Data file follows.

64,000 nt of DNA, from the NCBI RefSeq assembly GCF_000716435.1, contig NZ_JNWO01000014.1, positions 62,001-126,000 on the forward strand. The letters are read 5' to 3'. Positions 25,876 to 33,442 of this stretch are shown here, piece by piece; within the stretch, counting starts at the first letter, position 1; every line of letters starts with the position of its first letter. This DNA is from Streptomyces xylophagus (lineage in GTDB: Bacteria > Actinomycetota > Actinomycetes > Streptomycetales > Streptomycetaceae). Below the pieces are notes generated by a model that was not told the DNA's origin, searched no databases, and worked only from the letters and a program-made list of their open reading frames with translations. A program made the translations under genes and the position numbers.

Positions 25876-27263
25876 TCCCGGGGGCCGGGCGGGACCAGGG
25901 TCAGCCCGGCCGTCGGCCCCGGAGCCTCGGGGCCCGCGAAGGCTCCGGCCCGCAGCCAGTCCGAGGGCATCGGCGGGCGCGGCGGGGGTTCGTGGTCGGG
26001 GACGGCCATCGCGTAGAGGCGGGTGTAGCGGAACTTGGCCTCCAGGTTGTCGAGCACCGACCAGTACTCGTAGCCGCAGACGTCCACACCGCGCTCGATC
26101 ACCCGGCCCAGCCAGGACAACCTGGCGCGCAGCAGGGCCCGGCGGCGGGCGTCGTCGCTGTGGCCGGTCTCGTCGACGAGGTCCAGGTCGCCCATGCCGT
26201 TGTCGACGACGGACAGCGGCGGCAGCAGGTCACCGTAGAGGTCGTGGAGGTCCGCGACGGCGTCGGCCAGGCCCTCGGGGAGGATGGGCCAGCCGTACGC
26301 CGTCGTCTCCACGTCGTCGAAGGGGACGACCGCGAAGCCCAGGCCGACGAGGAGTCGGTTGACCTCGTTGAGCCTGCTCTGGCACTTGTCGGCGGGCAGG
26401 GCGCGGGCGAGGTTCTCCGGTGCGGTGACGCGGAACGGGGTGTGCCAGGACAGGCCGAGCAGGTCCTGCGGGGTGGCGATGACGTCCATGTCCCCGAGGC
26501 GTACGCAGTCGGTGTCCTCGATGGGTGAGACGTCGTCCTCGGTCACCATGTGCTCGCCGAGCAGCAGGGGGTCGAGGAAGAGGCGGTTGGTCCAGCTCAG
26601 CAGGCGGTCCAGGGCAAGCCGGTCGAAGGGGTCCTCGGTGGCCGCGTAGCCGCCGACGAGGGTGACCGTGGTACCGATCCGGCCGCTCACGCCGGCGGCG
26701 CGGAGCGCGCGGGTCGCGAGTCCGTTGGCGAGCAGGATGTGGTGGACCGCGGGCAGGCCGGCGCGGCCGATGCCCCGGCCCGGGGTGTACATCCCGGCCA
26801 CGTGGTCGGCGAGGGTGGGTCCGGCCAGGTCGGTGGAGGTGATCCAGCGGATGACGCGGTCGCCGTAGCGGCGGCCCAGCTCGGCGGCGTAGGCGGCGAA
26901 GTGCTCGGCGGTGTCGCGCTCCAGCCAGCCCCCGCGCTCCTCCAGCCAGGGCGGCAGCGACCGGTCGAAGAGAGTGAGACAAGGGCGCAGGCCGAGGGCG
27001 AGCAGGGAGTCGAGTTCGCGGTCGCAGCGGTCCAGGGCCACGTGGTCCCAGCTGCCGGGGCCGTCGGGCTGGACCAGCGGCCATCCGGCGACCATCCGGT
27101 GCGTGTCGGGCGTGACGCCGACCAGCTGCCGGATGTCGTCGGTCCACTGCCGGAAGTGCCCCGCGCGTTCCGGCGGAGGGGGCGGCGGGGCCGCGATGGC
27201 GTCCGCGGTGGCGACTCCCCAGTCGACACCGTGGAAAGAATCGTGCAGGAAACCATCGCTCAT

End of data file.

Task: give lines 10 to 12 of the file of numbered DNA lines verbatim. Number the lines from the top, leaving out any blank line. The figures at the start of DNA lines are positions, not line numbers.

26501 GTACGCAGTCGGTGTCCTCGATGGGTGAGACGTCGTCCTCGGTCACCATGTGCTCGCCGAGCAGCAGGGGGTCGAGGAAGAGGCGGTTGGTCCAGCTCAG
26601 CAGGCGGTCCAGGGCAAGCCGGTCGAAGGGGTCCTCGGTGGCCGCGTAGCCGCCGACGAGGGTGACCGTGGTACCGATCCGGCCGCTCACGCCGGCGGCG
26701 CGGAGCGCGCGGGTCGCGAGTCCGTTGGCGAGCAGGATGTGGTGGACCGCGGGCAGGCCGGCGCGGCCGATGCCCCGGCCCGGGGTGTACATCCCGGCCA